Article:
Representation matters, especially when you're young. Seeing someone who looks like you portrayed as strong and smart and beautiful is important, helping young kids internalize that message and be proud of who they are. That's why Leigha Bishop, an elementary school teacher for seven years, recreated her young student's braided top knot in an effort to empower the girl to be her truest self. She wanted to show the little girl that she's an inspiration to others and incredibly special.
When one of Bishop's students came to class with a braided top knot, the teacher immediately complimented the style and said she wanted to copy. But her student didn't believe her, responding with a, "Sure, Ms. Bishop" as she walked away. To show the girl that she really did inspire her teacher, Bishop got to work on her hair that same evening and came into class with the same exact up-do, much to the surprise and delight of her student. And she took this moment as an opportunity to teach her class that they should love themselves.
"While I am teaching them content needed to grow and move on to the next grade level, I am also teaching them to love themselves a little more for the next challenge they might face in the next stage of development," Bishop shares with Bustle. "It is with the connections and relationships that I am able to help students succeed academically, and it is with those same connections and relationships that I am able to possibly save lives of children who never knew what being whole felt like."
She says she recreated the look to show her students that she genuinely cares about them. If they know that Ms. Bishop is in their corner, she says, they will be more willing to open up and ask for help if they're struggling with something in class or at home.
Bishop posted their matching hairstyles on Twitter, where it instantly became viral thanks to it's heart warming message.
"When your student is just so cute, you HAVE to copy her," she wrote in her caption.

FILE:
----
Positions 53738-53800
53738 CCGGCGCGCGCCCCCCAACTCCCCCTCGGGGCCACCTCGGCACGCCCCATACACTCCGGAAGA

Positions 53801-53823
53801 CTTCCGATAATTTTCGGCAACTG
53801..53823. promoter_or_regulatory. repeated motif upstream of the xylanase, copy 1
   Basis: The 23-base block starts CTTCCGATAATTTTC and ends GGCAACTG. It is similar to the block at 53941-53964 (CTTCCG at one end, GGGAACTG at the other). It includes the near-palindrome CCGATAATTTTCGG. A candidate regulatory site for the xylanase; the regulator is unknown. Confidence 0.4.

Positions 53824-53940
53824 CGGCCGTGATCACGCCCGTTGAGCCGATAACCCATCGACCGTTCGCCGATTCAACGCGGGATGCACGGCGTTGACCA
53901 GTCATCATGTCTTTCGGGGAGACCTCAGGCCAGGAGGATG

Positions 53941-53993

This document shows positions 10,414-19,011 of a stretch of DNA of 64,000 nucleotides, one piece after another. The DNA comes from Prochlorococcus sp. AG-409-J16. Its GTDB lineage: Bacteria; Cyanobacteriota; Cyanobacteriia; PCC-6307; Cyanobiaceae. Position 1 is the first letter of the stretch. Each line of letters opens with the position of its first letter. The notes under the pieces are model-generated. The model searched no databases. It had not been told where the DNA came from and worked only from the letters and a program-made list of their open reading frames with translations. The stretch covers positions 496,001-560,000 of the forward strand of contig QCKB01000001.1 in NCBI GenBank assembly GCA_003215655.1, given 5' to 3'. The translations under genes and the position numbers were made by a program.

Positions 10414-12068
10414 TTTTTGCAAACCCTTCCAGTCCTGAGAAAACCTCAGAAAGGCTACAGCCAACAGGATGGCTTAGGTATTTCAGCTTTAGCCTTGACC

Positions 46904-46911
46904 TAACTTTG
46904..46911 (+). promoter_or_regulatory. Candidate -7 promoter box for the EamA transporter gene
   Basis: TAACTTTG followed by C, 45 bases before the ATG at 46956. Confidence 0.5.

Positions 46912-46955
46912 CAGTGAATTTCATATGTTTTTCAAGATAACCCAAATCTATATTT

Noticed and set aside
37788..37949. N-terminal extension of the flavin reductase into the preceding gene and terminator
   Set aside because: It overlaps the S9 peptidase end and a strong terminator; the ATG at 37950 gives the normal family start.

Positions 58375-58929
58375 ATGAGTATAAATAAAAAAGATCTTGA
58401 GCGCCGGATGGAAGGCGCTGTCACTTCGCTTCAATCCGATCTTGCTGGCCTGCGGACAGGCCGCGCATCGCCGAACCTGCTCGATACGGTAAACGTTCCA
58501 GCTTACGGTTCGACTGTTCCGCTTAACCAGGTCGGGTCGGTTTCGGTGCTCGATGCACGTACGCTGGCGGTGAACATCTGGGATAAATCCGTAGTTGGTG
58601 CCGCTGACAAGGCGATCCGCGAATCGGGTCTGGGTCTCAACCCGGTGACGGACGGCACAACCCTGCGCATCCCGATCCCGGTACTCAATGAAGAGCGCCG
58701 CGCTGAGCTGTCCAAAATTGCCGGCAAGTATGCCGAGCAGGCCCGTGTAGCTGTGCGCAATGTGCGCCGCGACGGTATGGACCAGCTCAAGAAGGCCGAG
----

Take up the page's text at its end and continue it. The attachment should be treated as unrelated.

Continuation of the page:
And Twitter started collectively sobbing over how sweet and important this was. "We need more of this. Building confidence and reinforcing the natural beauty of our little girls," one user wrote.
Others acknowledged how simple of a gesture it was, but also how much potential it had to affect and shape the little girl.
Others highlighted how important it is to see yourself represented in culture and other people who look like you, likening it to the moment a little black boy touched President Obama's hair because it looked like his own.
Meanwhile other educators hopped onto the thread, feeling inspired to share the same kind of love and encouragement with their own students.
Bishop was happy that she inspired people with her copied up-do, saying that her life's purpose is to teach children that they're whole and loved.
She also acknowledged how important it is in both school and life to show children of color that they're represented and respected.
"Though I advocate for all children, black children do need more positive examples," Bishop says. "How often do we celebrate black women outside of Black History Month (if even then)? Almost never. If young black girls knew of the never-ending list of Black women who made a difference and are still making a difference, we wouldn't have so many little black girls with no one to look up to."
Bishop stresses that these girls need to know that they are important, too. And that they come from a long line of strong, impactful women.
"They have a voice that can be heard," she says. "They have a story that can be told. They have a heart that can be loved and respected."
And by showing up to school with her hair thrown into a braided bun just like her student, Ms. Bishop made her kids believe that with even more conviction.
"No matter what shade of 'black' you are, no matter what texture your hair is, no matter what kind of home you come from, you have the ability to do anything in the world," she says. "Yes, even the things the world says a little black girl can't do."